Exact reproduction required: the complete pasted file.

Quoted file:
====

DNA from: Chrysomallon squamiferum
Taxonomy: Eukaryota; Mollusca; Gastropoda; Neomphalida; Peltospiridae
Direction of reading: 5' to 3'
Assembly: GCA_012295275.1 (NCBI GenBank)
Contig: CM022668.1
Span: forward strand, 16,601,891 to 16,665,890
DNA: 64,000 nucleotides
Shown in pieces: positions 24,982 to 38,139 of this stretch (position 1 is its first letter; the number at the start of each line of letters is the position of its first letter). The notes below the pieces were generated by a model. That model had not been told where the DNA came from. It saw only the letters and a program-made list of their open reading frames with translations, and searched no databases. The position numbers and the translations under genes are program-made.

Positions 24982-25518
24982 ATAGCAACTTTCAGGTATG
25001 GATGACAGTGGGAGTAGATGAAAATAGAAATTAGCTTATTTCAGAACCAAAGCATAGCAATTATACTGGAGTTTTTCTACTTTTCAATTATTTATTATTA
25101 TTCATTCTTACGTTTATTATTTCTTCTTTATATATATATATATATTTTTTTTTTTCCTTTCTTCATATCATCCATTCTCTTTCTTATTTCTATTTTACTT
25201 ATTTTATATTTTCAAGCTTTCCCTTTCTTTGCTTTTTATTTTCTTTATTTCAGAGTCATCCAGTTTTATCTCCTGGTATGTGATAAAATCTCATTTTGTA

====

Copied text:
DNA from: Chrysomallon squamiferum
Taxonomy: Eukaryota; Mollusca; Gastropoda; Neomphalida; Peltospiridae
Direction of reading: 5' to 3'
Assembly: GCA_012295275.1 (NCBI GenBank)
Contig: CM022668.1
Span: forward strand, 16,601,891 to 16,665,890
DNA: 64,000 nucleotides
Shown in pieces: positions 24,982 to 38,139 of this stretch (position 1 is its first letter; the number at the start of each line of letters is the position of its first letter). The notes below the pieces were generated by a model. That model had not been told where the DNA came from. It saw only the letters and a program-made list of their open reading frames with translations, and searched no databases. The position numbers and the translations under genes are program-made.

Positions 24982-25518
24982 ATAGCAACTTTCAGGTATG
25001 GATGACAGTGGGAGTAGATGAAAATAGAAATTAGCTTATTTCAGAACCAAAGCATAGCAATTATACTGGAGTTTTTCTACTTTTCAATTATTTATTATTA
25101 TTCATTCTTACGTTTATTATTTCTTCTTTATATATATATATATATTTTTTTTTTTCCTTTCTTCATATCATCCATTCTCTTTCTTATTTCTATTTTACTT
25201 ATTTTATATTTTCAAGCTTTCCCTTTCTTTGCTTTTTATTTTCTTTATTTCAGAGTCATCCAGTTTTATCTCCTGGTATGTGATAAAATCTCATTTTGTA